Film Writer Alice Weltermann reviews Pearl, finding it a worthwhile watch with an excellent Mia Goth performance, despite some pacing issues

Written by Alice Weltermann
Third year English student and Film Editor.

Before there was Maxine, there was Pearl; before there was Pearl, there was the alligator Theda (named after actress Theda Bara).

Ti West’s Pearl is a technicolour horror riot that delves into the complex psyche of X’s (2022) antagonist, the titular Pearl (Mia Goth). This film is not merely about her, but is her, every moment of it rich with sinister pantomimic intensity. West and Goth’s collaboration has led to a character exploration that forces the film’s horror element into secondary importance, making it an interesting prequel to its comparatively generic forerunner.

West and A24 worked hard to get the film out in the same year as X, repurposing a set that feels haunted already. Pearl does stand alone, however, and despite some pacing issues, it is certainly worth watching. The second part of a yet uncompleted trilogy sees Pearl attempting to achieve her lifelong dream of becoming a ‘star’, despite the hinderances of her family and setting.

The greens of the grass are so bright they seem nuclear, and the red of Pearl’s dress glows not like ruby slippers but like freshly spilt blood

Pearl’s vivid aesthetic by cinematographer Elliot Rockett at first conjures the nostalgic Disney feeling one associates with technicolour. Paired with Tim Williams and Tyler Bates’ sweeping score, we are quickly transported to a larger-than-life world. We see this place in Pearl’s gaze: a world so vibrant it hurts. The greens of the grass are so bright they seem nuclear, and the red of Pearl’s dress glows not like ruby slippers but like freshly spilt blood. This colour palette becomes harsher throughout the film, becoming (just as Pearl does) unrestrainedly abrasive.

And yet Pearl is not a clear-cut horror film- it is a departure from the slasher X, which is highly aware of its own genre and makes references to many influences such as The Texas Chainsaw Massacre and The Shining. Pearl occupies a strange generic space, made so by its intense focus on its titular character. Goth’s excellent performance allows for a portrait of a character that intrigues and evokes empathy despite her actions. Her eight-minute monologue is a testament to Goth’s skill- it is hard to tear your eyes away from this moment. It invites us into her skewed psychosis, one incredibly twisted but somehow relatable. Pearl’s problems are universal: her desire to be loved, for something better than the life she has, starts off as reasonable.

The vulnerability that leads to her violent activity is one thing that makes Pearl so sinister- she is really quite evil, yet altogether human. Moreover, considering the eerily familiar setting of the film at the end of the Spanish flu epidemic, her behaviours (both from the flu and by her overbearing mother) become more ominous.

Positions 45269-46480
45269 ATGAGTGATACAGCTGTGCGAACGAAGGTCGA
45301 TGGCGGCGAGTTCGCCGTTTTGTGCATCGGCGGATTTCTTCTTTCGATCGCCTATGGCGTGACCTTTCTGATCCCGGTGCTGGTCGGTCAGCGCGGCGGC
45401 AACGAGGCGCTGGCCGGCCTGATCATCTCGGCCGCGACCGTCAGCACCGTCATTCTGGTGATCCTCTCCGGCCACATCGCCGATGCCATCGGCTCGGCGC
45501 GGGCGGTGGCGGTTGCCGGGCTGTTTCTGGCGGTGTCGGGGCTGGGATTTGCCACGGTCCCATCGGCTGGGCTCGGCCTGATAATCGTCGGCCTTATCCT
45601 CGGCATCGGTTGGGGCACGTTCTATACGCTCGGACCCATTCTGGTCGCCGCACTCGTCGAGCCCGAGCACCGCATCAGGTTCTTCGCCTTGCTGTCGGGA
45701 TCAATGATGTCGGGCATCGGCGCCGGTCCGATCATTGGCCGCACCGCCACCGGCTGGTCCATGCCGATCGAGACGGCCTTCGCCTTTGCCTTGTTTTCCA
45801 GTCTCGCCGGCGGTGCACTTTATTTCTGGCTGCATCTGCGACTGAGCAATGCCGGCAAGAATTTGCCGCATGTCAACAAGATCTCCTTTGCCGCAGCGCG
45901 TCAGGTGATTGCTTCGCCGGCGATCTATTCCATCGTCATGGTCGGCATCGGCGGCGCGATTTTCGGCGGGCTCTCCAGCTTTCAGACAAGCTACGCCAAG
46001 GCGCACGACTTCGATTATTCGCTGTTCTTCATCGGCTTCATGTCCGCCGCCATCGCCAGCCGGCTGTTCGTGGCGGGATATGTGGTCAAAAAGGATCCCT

Despite being set in 1918, the panicked fear that comes with disease is one we know well today as a result of COVID-19- a scene of Pearl in a face mask is a jumpscare in itself, imbuing the whole narrative with the hysteria that accompanies contagion. If Pearl’s isolation has impacted her violent habits, we are left wondering how sane we might be in a post-lockdown society.  The background of WW1 adds to this, as we wait with Pearl for the return of her husband Howard- and with him normalcy.

Without any reprieve from Pearl, it can feel suffocating to be so tightly wrapped in the knotted wires of her brain

Pearl excites and rivets, and delves into its killer’s psychology in new and interesting ways. However, it sometimes feels too contrived to function, and Pearl is hard to get on board with- as viewers, we are offered no distance from her psychology. Without any reprieve from Pearl, it can feel suffocating to be so tightly wrapped in the knotted wires of her brain. It is her film, but some moments need a break from her overpowering presence. As well as this, the film seems unsure about whether its kitschy elements are purposeful or not, leading to some moments that should be highly climactic coming off as funny. Hyperbolic by nature, sincere and campy tones intermingle in a confusing way. The film would benefit from slower and more careful pacing, with stronger direction when it comes to more tender moments.


Overall, you should watch Pearl if you like Mia Goth, alligators named Theda, the 1989 hit Heathers, scarecrows, war-related dance numbers or extramarital affairs. The third flick in the trilogy, the upcoming Maxxxine, is set to be released next year- hopefully, it will be just as riotous as Pearl, whilst maintaining the strong pacing and structure of X.

Rating: 7/10

Pearl is available to pre-order on Amazon Prime now.

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